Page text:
Thursday, December 13, 2012

Gift Cards or Gift Giving

Anyone who knows me knows that gift cards ( for the most part) say, “I don’t care enough to be creative or to know you well enough to know what you really want.”  Anybody who truly knows me knows I loathe shopping.  I would rather have a useless gift that comes from the heart than a gift card.

I am probably in the minority as not everybody feels that way. I know my sister-in-law would much rather have the gift card than an item that she’s just going to exchange anyway.  At least two of my boys love receiving gift cards and being able to get what they want (with pants and shoes it’s just as well; they can’t just be purchased as they have to be fitted to their bodies)

For a while I refused to buy gift cards.  What does that say about me.  Giving someone a gift that I would never want for myself.  And yet how often do we buy or make things for people that we would never purchase or make for ourselves?

  Sending a gift card to a newlywed couple in another state is more convenient than putting a care package together.  And even though there is often joy at the receiving end of the package, will the contents really work for their wants or needs?

Gift cards at a shower or reception for newlyweds actually seems more acceptable for me than as a Christmas gift – as the couple may really be in need of something more practical than the nine toasters that made it to the gift table. 

Gift cards also make great stocking stuffers for the fuss budgets who are hard to shop for and don’t mind shopping on their own.  Jenna feels quite grown up when she has an opportunity to use a gift card.  They are convenient for both the giver and the receiver.  But still, not everybody appreciates them. 
          I like surprises.  I always have.  There for a while when mom would ask me what I wanted for Christmas I would always answer, “To be surprised.” And I rarely was.  My sister-in-law asked the same question last year after we had drawn names.  I think Sunny is creative enough to come up with something on her own – which she did – as she didn’t go for any of my suggestions.  And that really made me like it all the more.

          I could never find the right words to express what I was feeling though until one day when Roland had returned home from the work Christmas party with a note from his boss which included the words I was feeling.  And so I quote a part of that letter because I agree.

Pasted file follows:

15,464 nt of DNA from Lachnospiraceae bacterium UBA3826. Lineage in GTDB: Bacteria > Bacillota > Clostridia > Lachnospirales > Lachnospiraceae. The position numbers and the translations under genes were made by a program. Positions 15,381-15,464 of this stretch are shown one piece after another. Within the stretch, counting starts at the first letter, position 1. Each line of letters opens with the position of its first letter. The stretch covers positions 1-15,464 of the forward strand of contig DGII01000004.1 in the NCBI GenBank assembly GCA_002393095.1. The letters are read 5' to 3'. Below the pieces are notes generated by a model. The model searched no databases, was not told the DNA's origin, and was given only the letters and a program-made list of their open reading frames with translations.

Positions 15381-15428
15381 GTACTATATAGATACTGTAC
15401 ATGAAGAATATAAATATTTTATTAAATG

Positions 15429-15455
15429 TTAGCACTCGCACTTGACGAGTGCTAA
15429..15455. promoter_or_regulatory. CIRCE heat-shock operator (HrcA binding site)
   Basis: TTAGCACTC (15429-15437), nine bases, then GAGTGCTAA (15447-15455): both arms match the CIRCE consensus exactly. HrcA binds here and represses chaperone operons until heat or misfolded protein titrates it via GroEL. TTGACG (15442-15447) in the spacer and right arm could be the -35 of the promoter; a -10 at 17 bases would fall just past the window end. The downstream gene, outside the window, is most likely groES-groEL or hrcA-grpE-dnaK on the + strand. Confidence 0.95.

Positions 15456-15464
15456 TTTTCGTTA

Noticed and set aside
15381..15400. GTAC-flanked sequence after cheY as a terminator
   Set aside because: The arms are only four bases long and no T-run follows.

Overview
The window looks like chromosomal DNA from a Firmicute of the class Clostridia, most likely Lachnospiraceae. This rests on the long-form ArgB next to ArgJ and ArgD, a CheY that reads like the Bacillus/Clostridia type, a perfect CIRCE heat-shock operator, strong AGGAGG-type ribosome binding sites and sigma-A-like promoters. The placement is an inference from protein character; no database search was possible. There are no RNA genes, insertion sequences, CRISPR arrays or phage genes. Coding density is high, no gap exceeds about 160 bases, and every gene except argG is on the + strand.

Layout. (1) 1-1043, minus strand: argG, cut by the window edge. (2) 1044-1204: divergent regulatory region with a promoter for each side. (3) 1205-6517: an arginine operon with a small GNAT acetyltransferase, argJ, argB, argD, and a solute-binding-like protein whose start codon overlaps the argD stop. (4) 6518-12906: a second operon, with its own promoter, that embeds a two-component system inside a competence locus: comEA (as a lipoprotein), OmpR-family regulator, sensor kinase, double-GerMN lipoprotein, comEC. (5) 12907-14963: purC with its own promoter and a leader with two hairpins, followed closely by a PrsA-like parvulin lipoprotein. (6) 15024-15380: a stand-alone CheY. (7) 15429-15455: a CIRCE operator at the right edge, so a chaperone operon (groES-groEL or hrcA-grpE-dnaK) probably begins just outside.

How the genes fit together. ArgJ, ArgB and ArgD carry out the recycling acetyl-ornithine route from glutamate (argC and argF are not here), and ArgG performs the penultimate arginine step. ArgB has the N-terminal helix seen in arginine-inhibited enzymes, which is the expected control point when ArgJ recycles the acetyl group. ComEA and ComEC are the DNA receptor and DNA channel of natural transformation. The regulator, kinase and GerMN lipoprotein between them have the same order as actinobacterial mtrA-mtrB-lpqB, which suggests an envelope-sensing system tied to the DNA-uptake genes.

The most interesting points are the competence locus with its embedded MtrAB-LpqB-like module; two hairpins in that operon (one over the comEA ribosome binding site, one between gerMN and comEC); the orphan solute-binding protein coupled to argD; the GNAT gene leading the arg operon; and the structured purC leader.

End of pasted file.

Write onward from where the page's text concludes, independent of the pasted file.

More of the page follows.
“Selecting the right gift takes time and thought.  In the words of one “expert” on gift-giving, ‘The art of giving a gift is that it must come from your genuine desire to acknowledge the kindness and value this person has shown you throughout the year. 

“‘A gift should be about honoring something you share and value with this person.  When you don’t know someone well and can’t really know what they would like, then you should give them something you, yourself, like.’ She suggests sharing one of your own values with them.”
          After reading that, I thought, “Wow.  That is exactly what I want to say.” Well, perhaps not exactly, but close enough.  The words convey how I feel.

          As it turned out, though the gift was one that was truly a part of the boss’ character, it really wasn’t something that nearly anyone in the office would purchase for his or herself.  However Roland could totally see Biff being thrilled with the item, and as we never know what to get Biff anyway, the office gift became a recycled gift for Biff.  And he loves it and is getting way more use out of it than we ever could.

My youngest boy is into recycling his gifts.  Perhaps we’re all guilty of that.  There is usually not so much thought put into recycled gifts other than getting rid of it and convenient self from having to go shopping or creating or whatever.  But I still think I’d rather receive a recycled gift than a gift card.  If I don’t like it, I can always recycle it next year.

We receive gift cards from Roland’s family.  Understandable.  They live in another state.  One sister in my ward gives out gift cards to her 30 grandkids and great grandkids.  Also understandable.  How does one find the time for personalizing that many gifts  - especially with her given health?

I do like the idea of still being able to personalize many gift cards as so many places will give a variety of choices on what your gift card looks like.

          So there you have it.  For what it’s worth, this is my opinion: People are different.  We need to focus on the people and not so much on the gifts.  

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